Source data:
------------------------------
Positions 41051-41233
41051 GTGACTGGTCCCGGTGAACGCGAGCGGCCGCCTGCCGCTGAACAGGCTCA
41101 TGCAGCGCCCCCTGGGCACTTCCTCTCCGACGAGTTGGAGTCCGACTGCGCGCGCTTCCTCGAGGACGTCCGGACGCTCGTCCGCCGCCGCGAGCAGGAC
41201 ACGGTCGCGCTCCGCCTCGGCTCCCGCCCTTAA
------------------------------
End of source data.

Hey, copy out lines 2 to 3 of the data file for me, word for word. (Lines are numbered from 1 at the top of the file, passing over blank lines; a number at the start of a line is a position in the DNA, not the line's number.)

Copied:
41051 GTGACTGGTCCCGGTGAACGCGAGCGGCCGCCTGCCGCTGAACAGGCTCA
41101 TGCAGCGCCCCCTGGGCACTTCCTCTCCGACGAGTTGGAGTCCGACTGCGCGCGCTTCCTCGAGGACGTCCGGACGCTCGTCCGCCGCCGCGAGCAGGAC